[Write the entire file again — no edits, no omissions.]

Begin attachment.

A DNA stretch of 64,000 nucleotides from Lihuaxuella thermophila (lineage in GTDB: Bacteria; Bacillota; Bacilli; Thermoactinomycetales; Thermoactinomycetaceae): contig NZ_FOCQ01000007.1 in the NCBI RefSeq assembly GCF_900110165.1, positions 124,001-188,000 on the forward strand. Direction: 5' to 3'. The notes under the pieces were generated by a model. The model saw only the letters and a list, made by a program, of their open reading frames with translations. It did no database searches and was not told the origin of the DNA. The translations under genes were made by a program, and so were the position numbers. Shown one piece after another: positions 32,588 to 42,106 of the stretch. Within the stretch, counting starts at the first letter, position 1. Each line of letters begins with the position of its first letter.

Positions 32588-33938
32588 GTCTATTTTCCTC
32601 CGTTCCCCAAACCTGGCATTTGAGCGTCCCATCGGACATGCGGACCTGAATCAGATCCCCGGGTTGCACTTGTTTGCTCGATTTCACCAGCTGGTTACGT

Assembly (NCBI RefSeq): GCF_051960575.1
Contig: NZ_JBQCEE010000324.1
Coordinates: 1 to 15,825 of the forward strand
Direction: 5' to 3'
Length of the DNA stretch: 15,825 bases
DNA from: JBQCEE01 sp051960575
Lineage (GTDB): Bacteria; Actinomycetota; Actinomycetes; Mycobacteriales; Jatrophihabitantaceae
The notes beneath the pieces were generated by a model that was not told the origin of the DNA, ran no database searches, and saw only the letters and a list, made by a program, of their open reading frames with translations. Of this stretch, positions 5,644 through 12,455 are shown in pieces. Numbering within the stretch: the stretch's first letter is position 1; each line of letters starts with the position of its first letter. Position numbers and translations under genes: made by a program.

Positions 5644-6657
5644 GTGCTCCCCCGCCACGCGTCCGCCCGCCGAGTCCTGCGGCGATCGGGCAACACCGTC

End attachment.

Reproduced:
A DNA stretch of 64,000 nucleotides from Lihuaxuella thermophila (lineage in GTDB: Bacteria; Bacillota; Bacilli; Thermoactinomycetales; Thermoactinomycetaceae): contig NZ_FOCQ01000007.1 in the NCBI RefSeq assembly GCF_900110165.1, positions 124,001-188,000 on the forward strand. Direction: 5' to 3'. The notes under the pieces were generated by a model. The model saw only the letters and a list, made by a program, of their open reading frames with translations. It did no database searches and was not told the origin of the DNA. The translations under genes were made by a program, and so were the position numbers. Shown one piece after another: positions 32,588 to 42,106 of the stretch. Within the stretch, counting starts at the first letter, position 1. Each line of letters begins with the position of its first letter.

Positions 32588-33938
32588 GTCTATTTTCCTC
32601 CGTTCCCCAAACCTGGCATTTGAGCGTCCCATCGGACATGCGGACCTGAATCAGATCCCCGGGTTGCACTTGTTTGCTCGATTTCACCAGCTGGTTACGT

Assembly (NCBI RefSeq): GCF_051960575.1
Contig: NZ_JBQCEE010000324.1
Coordinates: 1 to 15,825 of the forward strand
Direction: 5' to 3'
Length of the DNA stretch: 15,825 bases
DNA from: JBQCEE01 sp051960575
Lineage (GTDB): Bacteria; Actinomycetota; Actinomycetes; Mycobacteriales; Jatrophihabitantaceae
The notes beneath the pieces were generated by a model that was not told the origin of the DNA, ran no database searches, and saw only the letters and a list, made by a program, of their open reading frames with translations. Of this stretch, positions 5,644 through 12,455 are shown in pieces. Numbering within the stretch: the stretch's first letter is position 1; each line of letters starts with the position of its first letter. Position numbers and translations under genes: made by a program.

Positions 5644-6657
5644 GTGCTCCCCCGCCACGCGTCCGCCCGCCGAGTCCTGCGGCGATCGGGCAACACCGTC